Caring for Words: Pray


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The Spectrum blog book club is discussing Caring for Words in a Culture of Lies (Eerdmans 2009), by Marilyn McEntyre, professor of medical humanities at UC Davis and the UC Berkeley-UCSF Joint Medical Program. Our book club discussion runs from March through the end of May, with a week devoted to each of the chapters. A different writer is scheduled to introduce each chapter, and we invite you to join in the discussion. - Scott Moncrieff

I don’t remember a time in my life when I didn’t know a prayer. Growing up in the church, I went to Sabbath School every week and Bible class Monday through Friday from age five onwards. And I learned a prayer for every occasion. Scripted prayers that never varied, before meals and before bedtime. The long prayers in church, listening not to the words but to the cadences. The prayers I haltingly learned myself, prayers for when I was angry or upset and when I was happy and thankful. I learned to pray as I learned to speak, as I learned songs and nursery rhymes. And the prayers I said as I child still rattle around in my head sometimes, snatches of lines I said over and over until the meaning wore away and only the sounds and the ritual were left.

In spite of this litany – or perhaps because of it – the concept of prayer has always been something I struggle with. More often than I care to admit, the thought of talking to God, something I know I should be joyous about, instead makes me feel anxious and inadequate. I know the prayers from my childhood so well that I can say them without paying attention, and it scares me to think that I can go through the motions without any meaning behind what I say. And when it comes to forming new prayers, I worry that what I say isn’t good enough. It’s too trivial, or too demanding; I put on airs, or I’m too disrespectful. At the heart of my worry is the fear that I’m simply just praying wrong, that I’m misusing one of the greatest gifts I’ve been given, that I’m mistreating the dearest friend I will know.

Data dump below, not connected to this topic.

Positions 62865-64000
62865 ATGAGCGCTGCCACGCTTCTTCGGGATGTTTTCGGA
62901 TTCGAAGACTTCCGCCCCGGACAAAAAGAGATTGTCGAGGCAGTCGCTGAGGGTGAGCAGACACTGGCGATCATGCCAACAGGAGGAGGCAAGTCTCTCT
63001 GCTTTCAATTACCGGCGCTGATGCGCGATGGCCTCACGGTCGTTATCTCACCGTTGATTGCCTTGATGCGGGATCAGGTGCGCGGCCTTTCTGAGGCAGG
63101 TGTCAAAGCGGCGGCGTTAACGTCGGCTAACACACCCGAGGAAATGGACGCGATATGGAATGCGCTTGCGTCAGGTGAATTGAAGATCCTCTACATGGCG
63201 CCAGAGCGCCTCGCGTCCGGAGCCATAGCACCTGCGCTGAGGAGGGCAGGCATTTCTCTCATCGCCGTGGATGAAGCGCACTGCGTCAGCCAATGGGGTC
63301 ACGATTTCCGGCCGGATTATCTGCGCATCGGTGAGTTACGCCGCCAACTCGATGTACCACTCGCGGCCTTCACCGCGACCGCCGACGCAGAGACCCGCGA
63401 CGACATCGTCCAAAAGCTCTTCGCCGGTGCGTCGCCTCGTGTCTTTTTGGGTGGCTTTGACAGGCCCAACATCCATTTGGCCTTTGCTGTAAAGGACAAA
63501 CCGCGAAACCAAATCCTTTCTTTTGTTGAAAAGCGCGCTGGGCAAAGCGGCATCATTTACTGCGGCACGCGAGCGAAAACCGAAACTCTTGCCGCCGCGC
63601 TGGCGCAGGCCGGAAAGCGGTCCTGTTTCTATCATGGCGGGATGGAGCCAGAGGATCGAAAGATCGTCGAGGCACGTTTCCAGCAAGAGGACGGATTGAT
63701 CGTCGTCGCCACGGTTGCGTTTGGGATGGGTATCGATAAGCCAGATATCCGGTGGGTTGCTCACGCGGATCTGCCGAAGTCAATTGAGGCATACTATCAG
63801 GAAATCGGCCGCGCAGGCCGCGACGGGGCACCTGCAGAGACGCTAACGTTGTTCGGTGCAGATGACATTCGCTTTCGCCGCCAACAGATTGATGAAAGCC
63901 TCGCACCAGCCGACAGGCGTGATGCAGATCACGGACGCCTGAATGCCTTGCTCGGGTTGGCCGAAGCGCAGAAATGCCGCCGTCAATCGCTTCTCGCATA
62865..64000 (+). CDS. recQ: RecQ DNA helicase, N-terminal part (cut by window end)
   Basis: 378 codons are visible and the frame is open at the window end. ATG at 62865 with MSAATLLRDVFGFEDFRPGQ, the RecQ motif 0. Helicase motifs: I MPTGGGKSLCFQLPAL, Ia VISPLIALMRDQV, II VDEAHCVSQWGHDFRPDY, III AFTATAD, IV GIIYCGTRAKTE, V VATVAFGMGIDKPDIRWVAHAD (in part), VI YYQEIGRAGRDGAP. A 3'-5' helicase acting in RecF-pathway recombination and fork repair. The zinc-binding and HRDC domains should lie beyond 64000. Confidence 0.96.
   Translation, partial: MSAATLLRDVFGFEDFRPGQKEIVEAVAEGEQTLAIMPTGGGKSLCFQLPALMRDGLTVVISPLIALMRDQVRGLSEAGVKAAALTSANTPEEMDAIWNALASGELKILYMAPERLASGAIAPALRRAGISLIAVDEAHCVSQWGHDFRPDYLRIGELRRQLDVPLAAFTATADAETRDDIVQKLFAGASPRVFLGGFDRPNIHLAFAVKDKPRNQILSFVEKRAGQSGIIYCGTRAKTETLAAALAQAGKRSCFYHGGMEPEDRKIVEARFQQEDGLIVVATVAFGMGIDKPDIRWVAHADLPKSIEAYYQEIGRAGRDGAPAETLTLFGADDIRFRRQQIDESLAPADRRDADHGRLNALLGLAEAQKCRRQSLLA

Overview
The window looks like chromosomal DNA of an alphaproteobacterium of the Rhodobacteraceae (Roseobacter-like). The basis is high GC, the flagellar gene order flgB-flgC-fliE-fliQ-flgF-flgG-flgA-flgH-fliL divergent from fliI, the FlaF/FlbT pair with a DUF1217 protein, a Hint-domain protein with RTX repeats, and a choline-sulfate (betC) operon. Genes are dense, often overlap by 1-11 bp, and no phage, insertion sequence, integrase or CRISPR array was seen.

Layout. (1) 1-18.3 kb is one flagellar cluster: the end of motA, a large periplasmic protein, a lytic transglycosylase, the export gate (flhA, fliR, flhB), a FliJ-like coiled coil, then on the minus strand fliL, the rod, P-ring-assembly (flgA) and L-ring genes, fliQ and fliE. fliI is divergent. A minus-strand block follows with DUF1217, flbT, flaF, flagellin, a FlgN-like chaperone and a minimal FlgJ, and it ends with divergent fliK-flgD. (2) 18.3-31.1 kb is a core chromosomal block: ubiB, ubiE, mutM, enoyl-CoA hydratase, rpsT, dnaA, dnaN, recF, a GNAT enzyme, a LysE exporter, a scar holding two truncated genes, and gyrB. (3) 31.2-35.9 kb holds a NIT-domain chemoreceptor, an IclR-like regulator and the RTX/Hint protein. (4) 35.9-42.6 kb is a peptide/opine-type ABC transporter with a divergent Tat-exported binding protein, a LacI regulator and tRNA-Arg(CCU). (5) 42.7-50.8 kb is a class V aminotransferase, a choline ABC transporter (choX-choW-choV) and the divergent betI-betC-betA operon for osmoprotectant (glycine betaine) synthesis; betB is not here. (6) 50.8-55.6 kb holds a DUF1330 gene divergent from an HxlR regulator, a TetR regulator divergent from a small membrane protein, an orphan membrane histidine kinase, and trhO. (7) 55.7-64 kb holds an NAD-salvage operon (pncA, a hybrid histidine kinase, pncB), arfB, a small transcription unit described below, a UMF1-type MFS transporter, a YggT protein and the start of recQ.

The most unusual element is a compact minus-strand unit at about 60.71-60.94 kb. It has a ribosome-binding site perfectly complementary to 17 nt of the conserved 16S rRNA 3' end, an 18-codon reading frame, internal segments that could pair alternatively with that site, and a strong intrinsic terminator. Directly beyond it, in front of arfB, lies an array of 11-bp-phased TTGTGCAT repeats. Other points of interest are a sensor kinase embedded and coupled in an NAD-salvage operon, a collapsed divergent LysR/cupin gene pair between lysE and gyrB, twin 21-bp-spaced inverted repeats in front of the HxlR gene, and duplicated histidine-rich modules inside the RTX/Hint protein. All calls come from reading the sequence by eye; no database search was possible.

I was happy, therefore, to see Marilyn McEntyre turn her attention to prayer in this penultimate chapter. One of the things I’ve loved throughout the chapters is McEntyre’s attention to words themselves, and both the joy and the responsibility that comes with holding words to such a high standard. By connecting loving words to the act of prayer, I’m able to address both of my anxieties about prayer – I can remember both why it’s important and why it brings me joy. I particularly enjoyed the chapter’s repeated parallels to poetry. In a poem, every word matters. This density of language constantly refreshes the meaning of the poem, so that the poem never becomes worn out. This kind of framework applies well to the prayers I’ve learned throughout my life – simple words that contain multitudes of meaning, and meanings too complex to fade away into mere sound. Ultimately, caring for words allows us a chance to revisit the ways we care for, understand, and approach prayer. But, as the chapter reminds us, caring for words and caring for prayer does not mean developing the perfect prayer. It means using our words to do the best that we can, and letting God fill in the spaces where we may fall short.

Catherine Tetz is an alumna of Andrews University, where she studied Music and English. She begins a doctoral program in English Literature at Miami University this fall.

Caring for Words in a Culture of Lies: Schedule Planner

February 24 Why Worry About Words?Scott Moncrieff, Andrews UniversityMarch 3 Strategy 1: Love WordsBrooke Holland, Collegedale AcademyMarch 10 Strategy 2: Tell the TruthBeverly Matiko, Andrews UniversityMarch 17 Strategy 3: Don’t Tolerate LiesBeverly Matiko, Andrews UniversityMarch 24 Strategy 4: Read WellKellie Bond, Walla Walla UniversityMarch 31 Strategy 5: Stay in ConversationMary Christian, Indiana UniversityApril 7 Strategy 6: Share StoriesJeanette Bryson, Andrews UniversityApril 14 Strategy 7: Love the Long SentenceEmily McArthur deCarvalho, University of California, RiversideApril 21 Strategy 8: Practice PoetryCraig van Rooyen, San Luis Obispo, CaliforniaApril 28 Strategy 9: Attend to TranslationSarah Fusté, Berrien Springs, MichiganMay 5 Strategy 10: PlayJustina Clayburn, Andrews UniversityMay 12 Strategy 11: PrayCatherine TetzMay 19 Strategy 12: Cherish SilenceKristin Denslow, University of Florida


This is a companion discussion topic for the original entry at http://spectrummagazine.org/node/5994